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Vitamins, minerals and supplements

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Fruit and vegetables are an essential part of a balanced; which in turn is the best way to obtain your vitamins, minerals and trace elements

Vitamins and minerals are the essential nutrients that your body requires in order to properly function. Normally, most people will get all of the nutrients they need from a balanced diet. v Taking vitamin or mineral supplements for a prolonged period of time may cause harmful effects. Consult your doctor if taking supplements for a long period of time.

What types of vitamins are there?

There are two types of vitamins: fat-soluble vitamins and water-soluble vitamins.

Fat-soluble vitamins

Fat-soluble vitamins are generally found in fatty foods like animal fats. they include butter, lard, vegetable oils, dairy foods, liver and oily fish.

You need these vitamins for your body to function properly. However, your body stores fat-soluble vitamins in the liver and fatty tissues for future use so you do not need to eat foods that contain them everyday. Because these stores of vitamins and minerals can build up over time, taking too much of them can be harmful.

Fat soluble vitamins are:

Water-soluble vitamins

Your body does not store water-soluble vitamins so you need them more regularly.

Any excess of water-soluble vitamins are expelled when you urinate so as a generalisation, these vitamins are not normally harmful. Even so, large amounts of water-soluble vitamins can still be harmful.

Water-soluble vitamins can be found in seeds and grains, fruit and vegetables. Because the essential vitamins are easily destroyed by heat they can be lost during the cooking process. Boiling the vegetables is particularly destructive to the water-soluble vitamins. Steaming or grilling is the best way to cook vegetables without destroying the water-soluble vitamins.

Water soluble vitamins are:

What are trace elements?

Trace elements are similar to essential minerals but they are required in very small amounts - see Essential minerals table below.

What are essential minerals?

Your body needs minerals for the following mains reasons:

  • Building strong teeth and bones
  • Controlling the cells body fluids
  • Converting the food you eat into energy

Recommended daily allowance (RDA) for minerals and trace elements

Minerals can be found in meat, cereals, dairy produce, fish , nuts and vegetables. They are an important part of a health diet.

Dietary element RDA/AI (mg) Category High nutrient density
dietary sources
Potassium 04700.0004700 mg is a systemic electrolyte and is essential in coregulating ATP with sodium. Legumes, potato skin, tomatoes, bananas, papayas, lentils, dry beans, whole grains, avocados, yams, soybeans, spinach, chard, sweet potato, turmeric.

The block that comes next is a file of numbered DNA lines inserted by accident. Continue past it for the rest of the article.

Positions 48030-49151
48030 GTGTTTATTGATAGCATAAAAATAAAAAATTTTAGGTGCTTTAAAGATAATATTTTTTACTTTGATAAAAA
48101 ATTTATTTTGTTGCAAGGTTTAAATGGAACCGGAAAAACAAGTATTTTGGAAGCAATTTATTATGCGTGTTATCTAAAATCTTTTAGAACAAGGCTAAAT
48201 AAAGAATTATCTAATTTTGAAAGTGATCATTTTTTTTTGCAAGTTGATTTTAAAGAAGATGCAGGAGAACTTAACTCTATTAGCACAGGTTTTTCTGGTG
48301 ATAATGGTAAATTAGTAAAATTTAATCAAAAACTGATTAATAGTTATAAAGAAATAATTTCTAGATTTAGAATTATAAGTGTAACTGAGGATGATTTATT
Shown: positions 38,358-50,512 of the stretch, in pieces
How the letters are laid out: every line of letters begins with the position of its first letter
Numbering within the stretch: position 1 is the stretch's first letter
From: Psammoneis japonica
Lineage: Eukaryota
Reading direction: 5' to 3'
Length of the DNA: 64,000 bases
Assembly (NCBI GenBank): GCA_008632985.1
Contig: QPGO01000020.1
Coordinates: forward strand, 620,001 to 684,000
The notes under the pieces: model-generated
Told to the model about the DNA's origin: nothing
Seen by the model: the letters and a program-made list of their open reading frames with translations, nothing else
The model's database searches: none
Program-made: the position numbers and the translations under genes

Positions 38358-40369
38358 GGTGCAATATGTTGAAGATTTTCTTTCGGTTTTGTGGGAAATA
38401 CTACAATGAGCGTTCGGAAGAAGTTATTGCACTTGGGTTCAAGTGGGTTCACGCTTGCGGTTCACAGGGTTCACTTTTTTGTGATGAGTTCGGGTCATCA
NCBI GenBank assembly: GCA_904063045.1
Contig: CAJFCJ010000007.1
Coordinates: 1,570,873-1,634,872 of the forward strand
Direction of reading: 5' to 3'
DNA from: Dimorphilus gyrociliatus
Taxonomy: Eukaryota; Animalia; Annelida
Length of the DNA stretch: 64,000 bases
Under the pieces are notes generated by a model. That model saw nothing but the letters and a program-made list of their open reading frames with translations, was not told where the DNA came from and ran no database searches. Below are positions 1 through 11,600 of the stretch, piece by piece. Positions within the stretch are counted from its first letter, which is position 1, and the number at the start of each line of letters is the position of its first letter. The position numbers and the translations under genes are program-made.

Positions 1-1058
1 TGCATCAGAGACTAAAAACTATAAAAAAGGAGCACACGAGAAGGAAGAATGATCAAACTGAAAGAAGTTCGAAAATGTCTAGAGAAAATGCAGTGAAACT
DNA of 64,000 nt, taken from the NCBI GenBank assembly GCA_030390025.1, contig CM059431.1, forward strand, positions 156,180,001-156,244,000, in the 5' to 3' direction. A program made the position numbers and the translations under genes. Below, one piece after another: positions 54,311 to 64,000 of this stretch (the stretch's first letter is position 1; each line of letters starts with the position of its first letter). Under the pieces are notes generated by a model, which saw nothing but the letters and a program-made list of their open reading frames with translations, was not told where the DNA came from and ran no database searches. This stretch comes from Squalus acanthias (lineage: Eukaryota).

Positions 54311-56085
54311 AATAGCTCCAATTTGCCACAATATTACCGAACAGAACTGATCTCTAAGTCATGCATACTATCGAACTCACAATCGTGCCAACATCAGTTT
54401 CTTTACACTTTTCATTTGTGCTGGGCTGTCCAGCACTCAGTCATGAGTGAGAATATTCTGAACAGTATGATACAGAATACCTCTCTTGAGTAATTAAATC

Chlorine 02300.0002300 mg is needed for production of hydrochloric acid in the stomach and in cellular pump functions. Table salt (sodium chloride) is the main dietary source.
Sodium 01500.0001500 mg is a systemic electrolyte and is essential in coregulating ATP with potassium. Table salt (sodium chloride, the main source), sea vegetables, milk, and spinach.
Calcium 01300.0001300 mg is needed for muscle, heart and digestive system health, builds bone, supports synthesis and function of blood cells. Dairy products, eggs, canned fish with bones (salmon, sardines), green leafy vegetables, nuts, seeds, tofu, thyme, oregano, dill, cinnamon.
Phosphorus 00700.000700 mg is a component of bones (see apatite), cells, in energy processing and many other functions. Red meat, dairy foods, fish, poultry, bread, rice, oats. In biological contexts, usually seen as phosphate.
Magnesium 00420.000420 mg is required for processing ATP and for bones. Raw nuts, soy beans, cocoa mass, spinach, chard, sea vegetables, tomatoes, halibut, beans, ginger, cumin, cloves.
Zinc
(trace element)
00011.00011 mg is pervasive and required for several enzymes such as carboxypeptidase, liver alcohol dehydrogenase, and carbonic anhydrase. Calf liver, eggs, dry beans, mushrooms, spinach, asparagus, scallops, red meat, green peas, yoghurt, oats, seeds, miso
Iron
(trace element)
00018.00018 mg is required for many proteins and enzymes, notably hemoglobin to prevent anemia. Dietary sources include red meat, leafy green vegetables, fish (tuna, salmon), eggs, dried fruits, beans, whole grains, and enriched grains. Grains, dry beans, eggs, spinach, chard, turmeric, cumin, parsley, lentils, tofu, asparagus, salad greens, soybeans, shrimp, beans, tomatoes, olives
Manganese
(trace element)
00002.3002.3 mg is a cofactor in enzyme functions. Spelt grain, brown rice, beans, spinach, pineapple, tempeh, rye, soybeans, thyme, raspberries, strawberries, garlic, squash, eggplant, cloves, cinnamon, turmeric
Copper
(trace element)
00000.9000.900 mg is required component of many redox enzymes, including cytochrome c oxidase. Mushrooms, spinach, greens, seeds, raw cashews, raw walnuts, tempeh, barley
Iodine
(trace element)
00000.1500.150 mg is required not only for the synthesis of thyroid hormones, thyroxine and triiodothyronine and to prevent goiter, but also, probably as an antioxidant, for extrathyroidal organs as mammary and salivary glands and for gastric mucosa and immune system (thymus): Sea vegetables, iodized salt, eggs. Alternate but inconsistent sources of iodine: strawberries, mozzarella cheese, yogurt, milk, fish, shellfish.
Selenium
(trace element)
00000.0550.055 mg a cofactor essential to activity of antioxidant enzymes like glutathione peroxidase. Brazil nuts, cold water wild fish (cod, halibut, salmon), tuna, lamb, turkey, calf liver, mustard, mushrooms, barley, cheese, garlic, tofu, seeds
Molybdenum
(trace element)
00000.0450.045 mg the oxidases xanthine oxidase, aldehyde oxidase, and sulfite oxidase Tomatoes, onions, carrots

See also